ECCC not in favour of Scottish independence

Scottish independence will have a "detrimental" effect on the UK's energy budgets, climate change objectives and energy security, was the overarching opinion from the Energy and Climate Change Committee (ECCC).

In yesterday’s (April 17) first public evidence session on the impact of potential Scottish independence on energy and climate change in Westminster, London, the committee heard evidence from Scottish energy minister Fergus Ewing and Scottish Government’s Energy & Climate Change director David Wilson.

Despite the clear differences of opinion it was agreed that England would continue to need Scotland’s renewable supplies to help it meet a climate change targets of 15% of energy from renewables by 2020.

As a result, Mr Wilson anticipated that Scotland would be increasing its renewable energy exports, although noted that as it already has renewable targets that it would not be expecting that “trajectory to change”.

Strongly in favour of the Scottish Party’s push for independence, Mr Ewing disagreed with committee chair Tim Yeo that the proposals had created “uncertainty” for energy investors, instead he kept it vague, saying “there is no certainty in life”.

While it was apparent Mr Yeo and Mr Ewing were of differing opinions, Mr Yeo did agree that “we now need to take Scottish independence seriously”.

Key topics discussed by the group included the implications of Scottish independence for energy security and cross-border markets, the likely impact on energy prices north and south of the border and how climate change objectives would be affected.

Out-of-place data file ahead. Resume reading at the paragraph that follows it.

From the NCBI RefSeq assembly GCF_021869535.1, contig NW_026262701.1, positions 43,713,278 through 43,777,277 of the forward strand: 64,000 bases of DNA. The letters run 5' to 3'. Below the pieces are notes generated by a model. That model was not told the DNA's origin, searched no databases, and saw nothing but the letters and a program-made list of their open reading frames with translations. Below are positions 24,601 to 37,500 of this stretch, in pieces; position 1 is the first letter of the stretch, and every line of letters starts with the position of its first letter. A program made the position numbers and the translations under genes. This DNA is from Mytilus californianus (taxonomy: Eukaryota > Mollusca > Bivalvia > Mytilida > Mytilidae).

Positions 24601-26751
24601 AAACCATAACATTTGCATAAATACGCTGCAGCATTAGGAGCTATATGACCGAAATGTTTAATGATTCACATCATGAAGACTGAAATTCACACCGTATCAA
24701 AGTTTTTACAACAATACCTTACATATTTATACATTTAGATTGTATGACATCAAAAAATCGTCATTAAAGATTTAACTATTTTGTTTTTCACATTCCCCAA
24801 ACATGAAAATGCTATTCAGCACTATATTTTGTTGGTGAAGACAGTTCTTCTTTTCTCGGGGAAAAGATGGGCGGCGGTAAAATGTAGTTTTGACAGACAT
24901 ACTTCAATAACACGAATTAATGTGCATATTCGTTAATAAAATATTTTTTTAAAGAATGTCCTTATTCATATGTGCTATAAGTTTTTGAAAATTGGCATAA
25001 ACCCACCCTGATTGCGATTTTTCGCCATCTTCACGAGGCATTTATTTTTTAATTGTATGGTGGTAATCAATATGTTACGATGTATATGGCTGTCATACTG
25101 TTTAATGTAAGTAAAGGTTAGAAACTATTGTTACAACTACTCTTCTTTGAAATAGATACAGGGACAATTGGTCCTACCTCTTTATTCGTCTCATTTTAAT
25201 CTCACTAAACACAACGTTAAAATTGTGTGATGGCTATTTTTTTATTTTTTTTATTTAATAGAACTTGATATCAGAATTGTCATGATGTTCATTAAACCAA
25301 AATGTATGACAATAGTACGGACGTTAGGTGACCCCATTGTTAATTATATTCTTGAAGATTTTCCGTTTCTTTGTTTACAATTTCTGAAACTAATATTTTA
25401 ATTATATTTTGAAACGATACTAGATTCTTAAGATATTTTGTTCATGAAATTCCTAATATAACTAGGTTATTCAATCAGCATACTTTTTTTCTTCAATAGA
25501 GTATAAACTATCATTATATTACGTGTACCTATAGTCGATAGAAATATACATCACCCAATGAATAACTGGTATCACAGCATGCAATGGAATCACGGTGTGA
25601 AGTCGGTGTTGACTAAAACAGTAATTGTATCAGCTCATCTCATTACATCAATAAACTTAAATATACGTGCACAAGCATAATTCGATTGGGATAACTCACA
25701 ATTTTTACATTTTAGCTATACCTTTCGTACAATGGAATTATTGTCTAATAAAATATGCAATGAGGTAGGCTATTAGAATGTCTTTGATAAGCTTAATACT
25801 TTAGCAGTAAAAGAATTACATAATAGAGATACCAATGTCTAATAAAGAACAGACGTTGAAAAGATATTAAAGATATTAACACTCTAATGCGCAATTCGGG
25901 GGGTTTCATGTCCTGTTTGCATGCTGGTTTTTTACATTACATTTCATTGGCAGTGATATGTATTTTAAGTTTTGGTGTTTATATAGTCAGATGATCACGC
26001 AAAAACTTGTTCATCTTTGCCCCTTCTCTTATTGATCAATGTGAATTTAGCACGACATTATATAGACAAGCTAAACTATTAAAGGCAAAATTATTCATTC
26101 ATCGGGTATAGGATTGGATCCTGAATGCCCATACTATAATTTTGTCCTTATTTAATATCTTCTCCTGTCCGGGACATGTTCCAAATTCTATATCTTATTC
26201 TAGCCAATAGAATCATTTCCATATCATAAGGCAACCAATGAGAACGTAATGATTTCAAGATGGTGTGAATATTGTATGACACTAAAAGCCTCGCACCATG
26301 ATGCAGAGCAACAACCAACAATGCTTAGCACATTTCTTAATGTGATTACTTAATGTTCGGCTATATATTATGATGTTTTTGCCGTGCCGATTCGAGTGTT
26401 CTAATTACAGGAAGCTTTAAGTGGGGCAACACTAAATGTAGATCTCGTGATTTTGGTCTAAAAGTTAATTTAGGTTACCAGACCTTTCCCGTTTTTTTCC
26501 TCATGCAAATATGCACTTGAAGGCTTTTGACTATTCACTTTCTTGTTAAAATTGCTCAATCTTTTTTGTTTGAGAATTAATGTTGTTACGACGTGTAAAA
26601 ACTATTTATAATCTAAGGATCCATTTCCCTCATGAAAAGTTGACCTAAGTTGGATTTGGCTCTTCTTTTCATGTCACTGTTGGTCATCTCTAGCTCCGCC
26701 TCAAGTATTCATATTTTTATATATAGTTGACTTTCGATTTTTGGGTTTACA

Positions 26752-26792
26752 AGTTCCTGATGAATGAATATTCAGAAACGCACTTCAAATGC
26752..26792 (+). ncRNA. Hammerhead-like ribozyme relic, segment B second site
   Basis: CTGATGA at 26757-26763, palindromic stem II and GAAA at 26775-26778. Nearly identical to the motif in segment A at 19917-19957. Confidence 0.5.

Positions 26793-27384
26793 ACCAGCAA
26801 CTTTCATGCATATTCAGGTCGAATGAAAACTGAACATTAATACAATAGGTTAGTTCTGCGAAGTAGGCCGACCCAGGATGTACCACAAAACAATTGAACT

The committee also heard evidence from two academics from the Universities of Glasgow and Aberdeen on the value of future oil and gas revenues.

In particular, dispute arose over a potential Scottish oil fund, in which Scotland’s first minister Alex Salmond wants to contribute £1bn per year for the next 30 years, with professor Alex Kemp saying it will provide a “key economic driver for independence”.

This, he said is because there is “likely to be a stabilisation of oil” over this period as Scotland obtains extra oil from Shetland – although he noted that gas will continue to decrease.

However, professor said that research had shown that 18% of this oil product would cover GDP for Scotland. The committee disputed this evidence, questioning whether that likely was to continue and whether Shetland’s oil would come fast enough to maintain this GDP.

The session grew heated when the committee heard from Mr Ewing that Scotland expected the UK Government to contribute to the estimated £30bn cost of clean-up and decommissioning processes by 2040 after claiming the UK had already benefited from Scottish oil rig revenues.

He added that it should “in principle be the UK’s responsibility” despite Scotland taking control of the oil or gas.

Following on, Glasgow north west Labour MP John Robertson questioned how the spilt would affect energy prices for England, Wales and Northern Ireland, as well as whether it would lead to public spending cuts in Scotland in order for it to accrue the oil fund.

Responding, Mr Ewing said that for Scottish independence “most important of all is that oil and gas fiscal measures are taken which enable investors to have certainty over periods of development”, which he said hasn’t happened in the UK yet, adding that variety of supply is needed.

Carys Matthews

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